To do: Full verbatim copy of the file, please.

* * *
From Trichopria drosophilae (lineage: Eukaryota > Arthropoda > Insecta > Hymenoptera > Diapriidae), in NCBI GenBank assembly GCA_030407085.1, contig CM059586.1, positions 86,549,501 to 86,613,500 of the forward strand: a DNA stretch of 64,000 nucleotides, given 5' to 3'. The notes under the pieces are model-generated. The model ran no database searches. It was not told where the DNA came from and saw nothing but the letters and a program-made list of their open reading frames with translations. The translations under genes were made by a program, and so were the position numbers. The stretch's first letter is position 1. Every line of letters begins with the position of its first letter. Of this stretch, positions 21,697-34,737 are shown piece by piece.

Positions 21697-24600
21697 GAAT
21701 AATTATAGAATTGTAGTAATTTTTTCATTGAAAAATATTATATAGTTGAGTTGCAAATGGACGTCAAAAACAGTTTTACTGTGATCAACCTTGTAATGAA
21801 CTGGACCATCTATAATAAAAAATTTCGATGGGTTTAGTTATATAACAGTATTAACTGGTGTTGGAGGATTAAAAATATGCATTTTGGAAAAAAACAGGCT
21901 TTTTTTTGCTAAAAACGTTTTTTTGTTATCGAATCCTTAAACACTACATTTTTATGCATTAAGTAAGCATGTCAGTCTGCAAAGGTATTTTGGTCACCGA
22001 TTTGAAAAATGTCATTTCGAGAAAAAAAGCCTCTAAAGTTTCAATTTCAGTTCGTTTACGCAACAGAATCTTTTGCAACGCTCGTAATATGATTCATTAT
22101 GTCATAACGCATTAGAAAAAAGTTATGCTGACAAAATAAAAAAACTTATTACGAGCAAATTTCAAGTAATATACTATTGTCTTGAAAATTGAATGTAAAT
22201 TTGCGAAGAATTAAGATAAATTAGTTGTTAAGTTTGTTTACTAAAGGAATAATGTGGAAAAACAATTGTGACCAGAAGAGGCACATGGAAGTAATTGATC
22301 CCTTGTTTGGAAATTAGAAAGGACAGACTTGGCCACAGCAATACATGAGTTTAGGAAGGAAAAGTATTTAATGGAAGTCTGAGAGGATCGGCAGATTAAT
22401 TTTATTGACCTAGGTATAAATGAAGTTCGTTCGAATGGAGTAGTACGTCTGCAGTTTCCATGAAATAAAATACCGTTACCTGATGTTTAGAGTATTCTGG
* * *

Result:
From Trichopria drosophilae (lineage: Eukaryota > Arthropoda > Insecta > Hymenoptera > Diapriidae), in NCBI GenBank assembly GCA_030407085.1, contig CM059586.1, positions 86,549,501 to 86,613,500 of the forward strand: a DNA stretch of 64,000 nucleotides, given 5' to 3'. The notes under the pieces are model-generated. The model ran no database searches. It was not told where the DNA came from and saw nothing but the letters and a program-made list of their open reading frames with translations. The translations under genes were made by a program, and so were the position numbers. The stretch's first letter is position 1. Every line of letters begins with the position of its first letter. Of this stretch, positions 21,697-34,737 are shown piece by piece.

Positions 21697-24600
21697 GAAT
21701 AATTATAGAATTGTAGTAATTTTTTCATTGAAAAATATTATATAGTTGAGTTGCAAATGGACGTCAAAAACAGTTTTACTGTGATCAACCTTGTAATGAA
21801 CTGGACCATCTATAATAAAAAATTTCGATGGGTTTAGTTATATAACAGTATTAACTGGTGTTGGAGGATTAAAAATATGCATTTTGGAAAAAAACAGGCT
21901 TTTTTTTGCTAAAAACGTTTTTTTGTTATCGAATCCTTAAACACTACATTTTTATGCATTAAGTAAGCATGTCAGTCTGCAAAGGTATTTTGGTCACCGA
22001 TTTGAAAAATGTCATTTCGAGAAAAAAAGCCTCTAAAGTTTCAATTTCAGTTCGTTTACGCAACAGAATCTTTTGCAACGCTCGTAATATGATTCATTAT
22101 GTCATAACGCATTAGAAAAAAGTTATGCTGACAAAATAAAAAAACTTATTACGAGCAAATTTCAAGTAATATACTATTGTCTTGAAAATTGAATGTAAAT
22201 TTGCGAAGAATTAAGATAAATTAGTTGTTAAGTTTGTTTACTAAAGGAATAATGTGGAAAAACAATTGTGACCAGAAGAGGCACATGGAAGTAATTGATC
22301 CCTTGTTTGGAAATTAGAAAGGACAGACTTGGCCACAGCAATACATGAGTTTAGGAAGGAAAAGTATTTAATGGAAGTCTGAGAGGATCGGCAGATTAAT
22401 TTTATTGACCTAGGTATAAATGAAGTTCGTTCGAATGGAGTAGTACGTCTGCAGTTTCCATGAAATAAAATACCGTTACCTGATGTTTAGAGTATTCTGG